A Guide to Painless Gardening

It’s almost fall, and the lure of getting back in the garden is quite irresistible. Invigorated by all that balmy fresh air, you spend the first sunny day digging, planting, lifting, and hauling. The next morning, you pay.

Your thighs quiver. Your back tightens with every step. Even your wrists are sore when you bend them.

You forget about it every year when you go out for the first time. But there I am every year; bending at the waist, doing the crab walk to move to the next spot. After a few hours I need a crane to straighten up, and then I’m out of commission for the next three days.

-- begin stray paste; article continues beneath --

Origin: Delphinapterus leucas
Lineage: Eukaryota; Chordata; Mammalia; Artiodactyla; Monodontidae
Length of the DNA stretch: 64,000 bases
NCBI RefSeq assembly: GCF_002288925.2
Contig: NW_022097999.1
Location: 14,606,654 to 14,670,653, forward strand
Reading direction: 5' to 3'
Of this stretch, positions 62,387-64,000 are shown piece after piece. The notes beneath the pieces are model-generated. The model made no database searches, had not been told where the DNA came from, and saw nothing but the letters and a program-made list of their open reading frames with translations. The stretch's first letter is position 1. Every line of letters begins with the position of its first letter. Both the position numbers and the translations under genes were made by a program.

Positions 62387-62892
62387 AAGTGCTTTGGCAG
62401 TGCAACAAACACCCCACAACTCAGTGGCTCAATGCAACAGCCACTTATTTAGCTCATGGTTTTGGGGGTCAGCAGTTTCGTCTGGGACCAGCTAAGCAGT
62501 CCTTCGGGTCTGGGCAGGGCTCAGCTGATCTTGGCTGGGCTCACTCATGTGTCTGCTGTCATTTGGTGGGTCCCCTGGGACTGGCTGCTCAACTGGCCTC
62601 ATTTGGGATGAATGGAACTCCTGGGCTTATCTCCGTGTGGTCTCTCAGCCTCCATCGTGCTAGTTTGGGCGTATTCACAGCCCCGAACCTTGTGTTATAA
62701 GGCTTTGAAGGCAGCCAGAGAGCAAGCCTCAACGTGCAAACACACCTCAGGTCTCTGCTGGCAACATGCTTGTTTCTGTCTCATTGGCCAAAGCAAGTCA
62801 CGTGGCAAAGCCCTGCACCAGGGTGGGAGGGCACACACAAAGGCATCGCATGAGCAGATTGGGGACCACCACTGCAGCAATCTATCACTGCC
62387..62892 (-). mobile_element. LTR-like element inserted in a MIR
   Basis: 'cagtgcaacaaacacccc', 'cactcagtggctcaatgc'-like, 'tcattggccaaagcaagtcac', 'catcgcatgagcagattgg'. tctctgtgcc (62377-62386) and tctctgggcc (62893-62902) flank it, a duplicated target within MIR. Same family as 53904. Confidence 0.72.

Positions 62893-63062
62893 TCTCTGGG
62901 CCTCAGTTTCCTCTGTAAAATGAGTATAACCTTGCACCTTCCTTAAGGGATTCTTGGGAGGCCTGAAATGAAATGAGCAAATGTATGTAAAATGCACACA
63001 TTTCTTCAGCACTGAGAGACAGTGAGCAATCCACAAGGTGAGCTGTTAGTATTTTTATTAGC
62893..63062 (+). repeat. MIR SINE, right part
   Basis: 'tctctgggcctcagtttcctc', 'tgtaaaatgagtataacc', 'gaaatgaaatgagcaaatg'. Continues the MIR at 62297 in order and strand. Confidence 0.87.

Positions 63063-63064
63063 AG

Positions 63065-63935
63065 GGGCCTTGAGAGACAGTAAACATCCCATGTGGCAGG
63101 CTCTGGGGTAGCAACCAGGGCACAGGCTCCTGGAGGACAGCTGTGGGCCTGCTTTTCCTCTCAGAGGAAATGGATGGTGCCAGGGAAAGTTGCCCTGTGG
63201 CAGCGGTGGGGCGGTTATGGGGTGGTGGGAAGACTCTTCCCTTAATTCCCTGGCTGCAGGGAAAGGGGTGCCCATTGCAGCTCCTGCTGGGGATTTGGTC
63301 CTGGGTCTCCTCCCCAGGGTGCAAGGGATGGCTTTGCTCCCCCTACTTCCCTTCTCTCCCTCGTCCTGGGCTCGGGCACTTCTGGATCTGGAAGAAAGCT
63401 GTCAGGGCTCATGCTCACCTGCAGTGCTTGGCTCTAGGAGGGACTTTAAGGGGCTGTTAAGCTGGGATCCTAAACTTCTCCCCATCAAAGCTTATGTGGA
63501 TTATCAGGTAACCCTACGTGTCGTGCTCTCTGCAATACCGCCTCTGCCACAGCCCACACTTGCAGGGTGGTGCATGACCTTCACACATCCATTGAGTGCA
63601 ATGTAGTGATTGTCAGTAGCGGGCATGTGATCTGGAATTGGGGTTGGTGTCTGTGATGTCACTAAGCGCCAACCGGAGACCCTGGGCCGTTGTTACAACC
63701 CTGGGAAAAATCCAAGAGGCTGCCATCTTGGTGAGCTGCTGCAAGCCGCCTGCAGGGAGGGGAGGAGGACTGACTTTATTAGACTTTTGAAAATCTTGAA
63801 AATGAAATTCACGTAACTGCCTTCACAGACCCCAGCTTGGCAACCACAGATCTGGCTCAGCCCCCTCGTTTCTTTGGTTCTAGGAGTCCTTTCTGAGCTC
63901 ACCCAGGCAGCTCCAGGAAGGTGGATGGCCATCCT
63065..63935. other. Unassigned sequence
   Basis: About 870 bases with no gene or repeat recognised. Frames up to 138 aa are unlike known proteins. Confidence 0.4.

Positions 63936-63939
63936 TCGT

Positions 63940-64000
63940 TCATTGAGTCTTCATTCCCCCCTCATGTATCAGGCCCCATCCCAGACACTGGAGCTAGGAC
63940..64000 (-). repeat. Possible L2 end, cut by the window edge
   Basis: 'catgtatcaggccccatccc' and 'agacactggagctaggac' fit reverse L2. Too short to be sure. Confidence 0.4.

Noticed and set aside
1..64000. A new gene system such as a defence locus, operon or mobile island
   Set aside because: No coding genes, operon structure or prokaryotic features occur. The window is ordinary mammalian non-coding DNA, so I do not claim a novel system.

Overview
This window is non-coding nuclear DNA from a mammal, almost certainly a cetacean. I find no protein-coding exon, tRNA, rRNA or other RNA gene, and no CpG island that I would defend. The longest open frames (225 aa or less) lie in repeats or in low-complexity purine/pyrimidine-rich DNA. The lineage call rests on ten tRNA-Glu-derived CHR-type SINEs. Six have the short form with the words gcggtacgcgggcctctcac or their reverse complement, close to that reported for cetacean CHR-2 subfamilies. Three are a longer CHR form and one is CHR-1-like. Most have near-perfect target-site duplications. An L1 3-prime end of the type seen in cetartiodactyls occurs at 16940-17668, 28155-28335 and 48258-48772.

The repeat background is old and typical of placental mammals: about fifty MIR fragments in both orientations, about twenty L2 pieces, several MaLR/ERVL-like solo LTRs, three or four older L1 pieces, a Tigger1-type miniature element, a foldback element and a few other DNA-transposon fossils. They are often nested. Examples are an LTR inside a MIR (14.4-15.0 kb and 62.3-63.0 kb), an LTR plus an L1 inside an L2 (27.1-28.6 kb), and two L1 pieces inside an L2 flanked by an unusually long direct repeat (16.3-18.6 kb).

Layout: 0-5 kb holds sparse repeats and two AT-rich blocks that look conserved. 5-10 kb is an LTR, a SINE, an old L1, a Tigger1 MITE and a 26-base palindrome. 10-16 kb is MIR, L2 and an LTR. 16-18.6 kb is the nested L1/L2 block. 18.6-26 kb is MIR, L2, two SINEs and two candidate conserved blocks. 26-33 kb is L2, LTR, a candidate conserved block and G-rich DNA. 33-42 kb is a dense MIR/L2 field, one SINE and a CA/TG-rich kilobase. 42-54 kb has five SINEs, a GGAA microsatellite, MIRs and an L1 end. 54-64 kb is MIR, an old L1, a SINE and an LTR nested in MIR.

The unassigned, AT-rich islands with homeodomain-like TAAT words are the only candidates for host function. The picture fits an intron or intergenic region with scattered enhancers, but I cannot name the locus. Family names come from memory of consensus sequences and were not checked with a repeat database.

Gardeners reap more than flowers, in a bad way.

There’s a reason for all those aches and pains. Gardening is a great workout. It exercises all your major muscle groups and helps tone your body.

If you garden regularly, you can expect to get stronger, increase your range of motion, and become more limber.

Gardening is counted toward the Centers for Disease Control’s (CDC) recommendation to get a cumulative 30 minutes or more of moderate exercise every day, and not more. Gardening–defined by the CDC as weeding, trimming, and raking–burns roughly 500 calories an hour for men and about 350 calories an hour for women.

Besides adding to your overall physical fitness, tilling the soil can help reduce your risk of heart disease, stroke, diabetes, and other chronic ailments. A University of Washington study found that people who walked or gardened for at least one hour a week lowered their risk of heart attack by 66 percent compared to those who did not exercise at all.